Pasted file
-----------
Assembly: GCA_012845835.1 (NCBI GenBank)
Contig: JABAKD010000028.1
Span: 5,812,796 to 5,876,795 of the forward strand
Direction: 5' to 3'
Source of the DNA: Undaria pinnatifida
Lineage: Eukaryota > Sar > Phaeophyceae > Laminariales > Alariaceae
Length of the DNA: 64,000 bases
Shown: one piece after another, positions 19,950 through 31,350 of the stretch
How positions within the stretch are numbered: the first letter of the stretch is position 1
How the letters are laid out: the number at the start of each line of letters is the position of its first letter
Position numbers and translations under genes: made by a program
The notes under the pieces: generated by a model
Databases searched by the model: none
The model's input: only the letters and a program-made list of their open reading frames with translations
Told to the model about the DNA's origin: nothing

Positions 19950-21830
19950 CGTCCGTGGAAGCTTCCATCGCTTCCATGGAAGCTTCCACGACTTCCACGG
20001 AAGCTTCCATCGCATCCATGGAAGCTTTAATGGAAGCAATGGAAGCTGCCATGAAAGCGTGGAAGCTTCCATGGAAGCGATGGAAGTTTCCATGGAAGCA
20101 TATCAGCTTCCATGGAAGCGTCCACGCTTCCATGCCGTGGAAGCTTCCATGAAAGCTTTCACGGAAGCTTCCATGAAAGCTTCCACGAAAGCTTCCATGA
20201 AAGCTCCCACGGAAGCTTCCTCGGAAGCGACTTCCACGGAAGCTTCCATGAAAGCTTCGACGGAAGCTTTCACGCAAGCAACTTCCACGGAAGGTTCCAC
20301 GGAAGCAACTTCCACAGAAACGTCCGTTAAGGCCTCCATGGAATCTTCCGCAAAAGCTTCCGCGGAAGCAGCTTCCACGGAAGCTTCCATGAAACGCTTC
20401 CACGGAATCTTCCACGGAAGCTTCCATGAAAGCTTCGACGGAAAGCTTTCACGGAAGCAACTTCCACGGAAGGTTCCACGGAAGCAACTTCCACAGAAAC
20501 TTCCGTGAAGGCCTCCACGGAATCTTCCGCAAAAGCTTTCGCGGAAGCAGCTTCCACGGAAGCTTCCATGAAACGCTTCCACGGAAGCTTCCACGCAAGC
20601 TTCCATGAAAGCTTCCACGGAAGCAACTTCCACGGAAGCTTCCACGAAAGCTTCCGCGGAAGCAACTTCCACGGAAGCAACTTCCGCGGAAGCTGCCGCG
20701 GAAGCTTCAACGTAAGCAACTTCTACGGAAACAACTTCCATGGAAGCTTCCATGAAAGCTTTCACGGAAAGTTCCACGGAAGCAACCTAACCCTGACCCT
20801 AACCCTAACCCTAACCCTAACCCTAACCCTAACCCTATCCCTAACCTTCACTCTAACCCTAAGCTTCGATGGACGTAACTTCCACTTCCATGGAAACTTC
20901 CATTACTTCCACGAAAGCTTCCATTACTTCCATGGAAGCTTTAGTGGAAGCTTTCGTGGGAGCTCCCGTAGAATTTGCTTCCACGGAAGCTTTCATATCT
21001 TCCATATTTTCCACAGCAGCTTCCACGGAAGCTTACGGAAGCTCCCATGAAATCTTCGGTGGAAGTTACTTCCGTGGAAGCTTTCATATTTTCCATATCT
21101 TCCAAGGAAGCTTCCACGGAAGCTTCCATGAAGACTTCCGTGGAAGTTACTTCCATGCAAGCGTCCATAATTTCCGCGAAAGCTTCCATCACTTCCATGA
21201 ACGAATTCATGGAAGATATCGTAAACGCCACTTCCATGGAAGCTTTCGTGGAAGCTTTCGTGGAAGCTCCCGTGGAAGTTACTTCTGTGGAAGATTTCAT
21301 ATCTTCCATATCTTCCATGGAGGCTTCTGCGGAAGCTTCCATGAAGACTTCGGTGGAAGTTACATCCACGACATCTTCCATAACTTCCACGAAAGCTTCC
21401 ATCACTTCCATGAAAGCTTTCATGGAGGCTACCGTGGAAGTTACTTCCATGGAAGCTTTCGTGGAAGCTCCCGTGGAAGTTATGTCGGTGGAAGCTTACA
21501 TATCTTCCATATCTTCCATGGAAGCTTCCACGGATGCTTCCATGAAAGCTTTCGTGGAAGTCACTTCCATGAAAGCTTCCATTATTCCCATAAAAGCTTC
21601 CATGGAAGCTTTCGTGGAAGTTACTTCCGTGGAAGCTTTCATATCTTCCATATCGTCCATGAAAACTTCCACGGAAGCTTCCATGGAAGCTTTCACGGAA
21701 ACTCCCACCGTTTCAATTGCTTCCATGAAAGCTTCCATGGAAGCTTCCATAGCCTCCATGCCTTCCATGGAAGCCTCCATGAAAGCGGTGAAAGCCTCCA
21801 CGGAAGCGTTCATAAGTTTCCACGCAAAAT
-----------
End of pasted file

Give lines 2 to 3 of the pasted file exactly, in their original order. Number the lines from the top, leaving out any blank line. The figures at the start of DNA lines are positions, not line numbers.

Contig: JABAKD010000028.1
Span: 5,812,796 to 5,876,795 of the forward strand